Mayer Hawthorne mines vintage soul, 1980s rock on album
02/20/2014 4:05 PM
02/20/2014 4:07 PM
Mayer Hawthorne didn’t win a Grammy last month, but Pharrell Williams, who produced some tracks on Hawthorne’s new album, “Where Does This Door Go,” won producer of the year.
“I was super happy for him,” Hawthorne says by phone from California a few days later. “Part of that was for the work he did with me.”
Besides, Hawthorne lost the Best Boxed Set or Limited Edition Package trophy to one of the industry’s biggest stars – Paul McCartney.
“It was cool to be recognized since I was the art director,” he says of the nominated 7-inch single box set for “How Do You Do.”
While Hawthorne, who plays Amos’ Sunday, remains in control of his art direction on the new album, he loosened his grip on writing and producing this album solo this time.
“It was very difficult. I’m a studio nerd and I’m a perfectionist. That’s part of the reason I do my own artwork because I can’t let go of the control. There were moments of extreme frustration and heated arguments, and that was exactly what I wanted. It pushed me to go out of my comfort zone,” he explains.
Since he emerged in 2009, the Ann Arbor-native was known for his smooth vintage 1970s soul.
“I had definitely placed a few rules on myself. I didn’t use synthesizers on the first two albums. I wouldn’t have any rap. I had Snoop on an album and made him sing. That was a rule. I broke every rule that I ever had and it was awesome,” he says of “Door.” “I just decided I’d done two albums where I wrote and arranged and produced everything and played all the instruments myself and it was time to do something new.”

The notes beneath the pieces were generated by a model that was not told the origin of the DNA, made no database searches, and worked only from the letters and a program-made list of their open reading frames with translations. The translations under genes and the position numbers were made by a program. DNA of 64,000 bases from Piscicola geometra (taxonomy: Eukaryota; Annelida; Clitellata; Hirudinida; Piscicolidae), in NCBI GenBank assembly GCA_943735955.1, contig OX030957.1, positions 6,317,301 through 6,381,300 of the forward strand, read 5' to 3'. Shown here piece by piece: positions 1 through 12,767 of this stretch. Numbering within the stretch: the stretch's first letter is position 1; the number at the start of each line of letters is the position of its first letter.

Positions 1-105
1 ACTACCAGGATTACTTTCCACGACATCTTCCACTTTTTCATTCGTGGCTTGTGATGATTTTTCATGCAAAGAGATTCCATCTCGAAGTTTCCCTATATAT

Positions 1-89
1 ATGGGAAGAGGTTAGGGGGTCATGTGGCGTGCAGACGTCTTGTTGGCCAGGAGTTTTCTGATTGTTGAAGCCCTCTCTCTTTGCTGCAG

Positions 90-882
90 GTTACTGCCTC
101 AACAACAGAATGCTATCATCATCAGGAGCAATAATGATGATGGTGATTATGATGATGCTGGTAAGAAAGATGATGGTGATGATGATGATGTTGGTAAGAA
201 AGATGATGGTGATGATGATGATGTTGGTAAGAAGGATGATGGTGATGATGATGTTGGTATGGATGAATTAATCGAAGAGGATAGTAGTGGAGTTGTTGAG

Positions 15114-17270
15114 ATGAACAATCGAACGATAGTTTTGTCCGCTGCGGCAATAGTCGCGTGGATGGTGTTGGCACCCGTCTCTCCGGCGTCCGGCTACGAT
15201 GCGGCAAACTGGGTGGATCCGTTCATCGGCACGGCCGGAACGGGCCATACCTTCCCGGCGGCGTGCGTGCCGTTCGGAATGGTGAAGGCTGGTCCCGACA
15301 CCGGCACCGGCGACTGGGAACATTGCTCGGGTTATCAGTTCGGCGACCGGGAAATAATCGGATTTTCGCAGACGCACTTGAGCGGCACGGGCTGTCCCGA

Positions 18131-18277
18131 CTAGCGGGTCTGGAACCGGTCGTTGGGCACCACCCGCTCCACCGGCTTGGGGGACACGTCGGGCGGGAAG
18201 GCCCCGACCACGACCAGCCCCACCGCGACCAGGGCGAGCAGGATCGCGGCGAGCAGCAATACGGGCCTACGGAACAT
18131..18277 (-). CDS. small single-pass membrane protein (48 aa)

The consciously titled “Where Does This Door Go” still mines vintage soul, but draws on Steely Dan, Pink Floyd, the 1980s soul-pop of Hall & Oates, yacht rock and hip-hop. The latter certainly isn’t new to him. Mayer Hawthorne was born out of Andrew Mayer Cohen’s (his real name) work as a hip-hop producer.
“I was starting to get sued for the samples I was using. I decided to make my own samples so I didn’t have to pay for the clearance,” he explains. But it was those Motown-nodding soul songs that attracted the attention of Stones Throw Records’ Peanut Butter Wolf who signed Hawthorne. Yet the sound seems to fit a self-described “laid back dude.”
Rapper Kendrick Lamar appears on the “Door” track “Crime,” which Hawthorne describes as his version of NWA’s “F*** Da Police,” but don’t expect hardcore rhymes. Hawthorne’s breezy attitude sounds more suited for a party than a protest. Yet the back story suits the song.
“We all got tickets for drinking a glass of wine on the beach in Malibu,” he says of the incident that ignited his fury. “I thought it was the most obnoxious thing ever.”
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